Music Movies: The Five Biggest Flops And Five Biggest Successes


This is the face that launched 1,000 falsettos -- and also our No. 2 entry in the hits category.
  • This is the face that launched 1,000 falsettos -- and also our No. 2 entry in the hits category.

Welcome to a new recurring feature on RFT Music. In the next few weeks, we'll be taking a look at the best music movies, from documentaries (Dig!) to movies with earth-shattering soundtracks (Trainspotting) to the most consistently watchable movie musicals (Funny Girl). This week, we're starting with a round-up of both our favorite and least-favorite music movies. Sure, there are some embarrassing moments here, and there's a considerable wealth of gems as well, but there are far more of both out there than we can name. Add your own nominees in the comments. There are enough good (and terrible) memories to go around.

Music movie flops:

5. Drumline Nick Cannon is the Aaron Carter of his film generation. Looking at his filmography list online, the most recent movie to his credit is one entitled School Gyrls, in which he both plays a lunch lady and directs the entire Nickelodeon extravaganza. The jury is still out on whether this sounds better or worse than his efforts in Drumline, a movie in which he is rude to basically everyone, usurps his superiors and somehow still manages to land an upperclassman played by the incomparable Zoe Saldana. (Keep reading to see how his real-life love fares on our list.) 4. Josie and The Pussycats I'm imagining the origin story went something like this: "Hey, it's 2001. It's the perfect time to rehash those comics from the '60s and that animated series from the '70s about a slightly sexist female band dressed as cats." "Dude, you're so right. Let's update it, though: It's the new millennium, so there should definitely be a plot about a government conspiracy carried out through subliminal messages, and let's put Parkey Posey in it." "Perfect. And Tara Reid can be the ditzy cat. You know, the one that plays the drums." 3. Glee 3D Rolling Stone's Peter Travers wrote the most succinct (though nowhere near the meanest) recap of this recent box-office failure: "The movie plays like an evangelical prayer meeting, though I'd hold the hallelujahs. The characters we came to admire as vulnerable misfits hit the stage like visiting royalty and with a nonstop perkiness that makes the Von Trapps look like manic-depressives." With the rise of 3D culture, the last thing we need to see projected trickily close to our faces is a mix of The Sound of Music and the sound of your last confession. 2. From Justin to Kelly Who thought this was a good idea? The fact that we had to Google Justin's last name (Guarini) during the research for this post is as good a sign as any that the sloppy, chemistry-less mockumentary about the two American Idol singers should have been a music video at better and a rejected film pitch at best. In a long line of possible options, this might be the single most embarrassing puzzle piece in the reality show's legacy. 1. Glitter This plot is as high as her vocal range is good -- or something like that. Music movie hits:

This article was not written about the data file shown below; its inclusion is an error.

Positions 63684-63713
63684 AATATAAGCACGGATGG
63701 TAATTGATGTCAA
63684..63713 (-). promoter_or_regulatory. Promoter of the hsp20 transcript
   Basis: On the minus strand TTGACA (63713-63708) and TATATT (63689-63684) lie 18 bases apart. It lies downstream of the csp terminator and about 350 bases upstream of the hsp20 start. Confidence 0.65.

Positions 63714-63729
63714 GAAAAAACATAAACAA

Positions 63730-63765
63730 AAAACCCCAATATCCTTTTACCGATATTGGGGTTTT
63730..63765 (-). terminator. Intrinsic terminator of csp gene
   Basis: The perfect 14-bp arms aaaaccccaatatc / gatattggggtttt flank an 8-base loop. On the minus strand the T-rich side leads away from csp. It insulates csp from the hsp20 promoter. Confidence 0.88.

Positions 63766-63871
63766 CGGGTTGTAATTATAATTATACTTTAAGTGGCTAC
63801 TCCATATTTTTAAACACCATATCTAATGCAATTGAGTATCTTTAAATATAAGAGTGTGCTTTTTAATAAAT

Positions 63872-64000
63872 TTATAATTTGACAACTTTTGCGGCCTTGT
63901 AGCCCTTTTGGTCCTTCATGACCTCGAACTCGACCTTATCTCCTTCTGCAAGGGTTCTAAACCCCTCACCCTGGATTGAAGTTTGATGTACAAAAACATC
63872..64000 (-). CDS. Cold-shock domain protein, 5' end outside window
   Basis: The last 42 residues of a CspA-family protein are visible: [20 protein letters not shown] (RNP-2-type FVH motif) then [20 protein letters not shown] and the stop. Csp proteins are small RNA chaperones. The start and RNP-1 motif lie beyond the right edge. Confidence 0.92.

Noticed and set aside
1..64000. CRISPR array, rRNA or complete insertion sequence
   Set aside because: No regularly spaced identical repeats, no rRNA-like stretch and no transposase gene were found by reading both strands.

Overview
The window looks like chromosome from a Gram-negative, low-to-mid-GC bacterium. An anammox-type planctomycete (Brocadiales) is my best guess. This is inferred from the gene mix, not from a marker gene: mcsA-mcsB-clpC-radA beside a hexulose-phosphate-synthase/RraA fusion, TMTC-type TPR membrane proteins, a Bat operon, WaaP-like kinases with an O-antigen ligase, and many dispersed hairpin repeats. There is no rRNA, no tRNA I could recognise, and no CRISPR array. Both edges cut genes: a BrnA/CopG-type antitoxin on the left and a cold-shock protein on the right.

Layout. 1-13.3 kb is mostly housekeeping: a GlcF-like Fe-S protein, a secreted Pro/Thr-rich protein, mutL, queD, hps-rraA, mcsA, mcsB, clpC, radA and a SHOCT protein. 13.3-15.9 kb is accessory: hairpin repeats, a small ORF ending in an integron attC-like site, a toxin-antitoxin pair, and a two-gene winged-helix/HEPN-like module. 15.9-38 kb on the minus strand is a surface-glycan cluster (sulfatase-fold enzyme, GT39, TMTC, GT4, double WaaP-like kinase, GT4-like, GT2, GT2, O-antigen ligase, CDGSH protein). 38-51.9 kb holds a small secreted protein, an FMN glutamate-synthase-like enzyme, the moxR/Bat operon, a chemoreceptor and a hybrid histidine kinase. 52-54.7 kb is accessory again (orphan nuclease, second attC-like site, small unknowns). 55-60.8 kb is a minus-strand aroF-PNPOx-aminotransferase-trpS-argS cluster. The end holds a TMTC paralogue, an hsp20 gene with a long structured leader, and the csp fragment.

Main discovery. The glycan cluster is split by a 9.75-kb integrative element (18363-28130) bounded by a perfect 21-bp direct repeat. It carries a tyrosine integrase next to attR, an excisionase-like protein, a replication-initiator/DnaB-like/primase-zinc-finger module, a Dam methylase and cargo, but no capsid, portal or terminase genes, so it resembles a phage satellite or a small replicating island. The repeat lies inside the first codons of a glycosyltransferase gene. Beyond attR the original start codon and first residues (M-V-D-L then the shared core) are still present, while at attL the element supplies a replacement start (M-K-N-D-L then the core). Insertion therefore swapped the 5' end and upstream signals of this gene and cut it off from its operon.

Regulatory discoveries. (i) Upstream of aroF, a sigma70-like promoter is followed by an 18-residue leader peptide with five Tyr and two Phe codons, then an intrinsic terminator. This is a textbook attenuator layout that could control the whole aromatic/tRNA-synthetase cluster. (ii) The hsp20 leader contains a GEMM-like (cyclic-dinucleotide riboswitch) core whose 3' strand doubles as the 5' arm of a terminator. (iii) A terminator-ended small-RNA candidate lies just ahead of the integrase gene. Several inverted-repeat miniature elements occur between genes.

5. Spice World It's easy to judge the legacy of this cheesy but surprisingly lasting gem until you remember that there is a scene in which the five Girls legitimately meet aliens (who immediately grope them, and whom the Girls can somehow easily understand). The aliens ask for tickets, and they are refused: The show is already sold-out. Other than choice plot cuts such as this one and a scene in which the five imagine themselves pregnant, the film's lineup includes huge names such as Roger Moore, Richard E. Grant and Alan Cumming, all of whom have sustained careers much longer than the quintet's. 4. 8 Mile Largely concluded to be significantly more autobiographical than the rapper admits, Eminem's ode to growing up in Detroit is an uncomfortable watch even during the scenes that don't involve racism, homophobia and Brittany Murphy having sex. But that's what makes it work: The underdog story has been done before, but rarely with the gritty and witty uber-reality that Eminem lends to the big-screen take on his hometown. The results are somehow both lovely and brutal. 3. Twenty-Four Hour Party People The last five years have birthed a surprising number of Joy Division films, but their strangely funnier, more complete predecessor still holds sway. Steve Coogan stars as Tony Wilson, the almost unhinged founder of Factory Records, as he narrates the highlights and pratfalls of the label's accidental existence and epic lineup: Joy Division, New Order, The Happy Mondays, Durutti Column, the list goes on. Although the legend suggests Wilson signed Joy Division's contract in his own blood, it's almost as rewarding to guess at the eventual truth as it is to hear the stories of Mancunian lore. 2. Purple Rain The fact that there's a movie created for the sole purpose of highlighting Prince's Princeness is a ridiculous feat in itself. This movie, in which almost all the characters except the singer's use their real names as their film names, follows "The Kid" (the artist formerly known as the artist formerly known as Prince) as he struggles to save his romance with a babe named Appolonia, escape an abusive home life and ride around the smoke-filled city on a purple motorcycle while wearing a purple pleather suit. The only reason it has yet to usurp Citizen Kane is that it makes you chafe just watching it. 1. Hard Day's Night Some things are classics for a reason. This black-and-white comedy follows a mockumentary style that finds the Fab Four escaping the restrictions of fab fame for a brief trip between their hometown and London in a series of scenes that have influenced both music videos and spy narratives in the years since its 1964 release. It also finds Ringo reading a book alone, which is kind of the perfect fodder for every Ringo joke we've ever made in the decades after.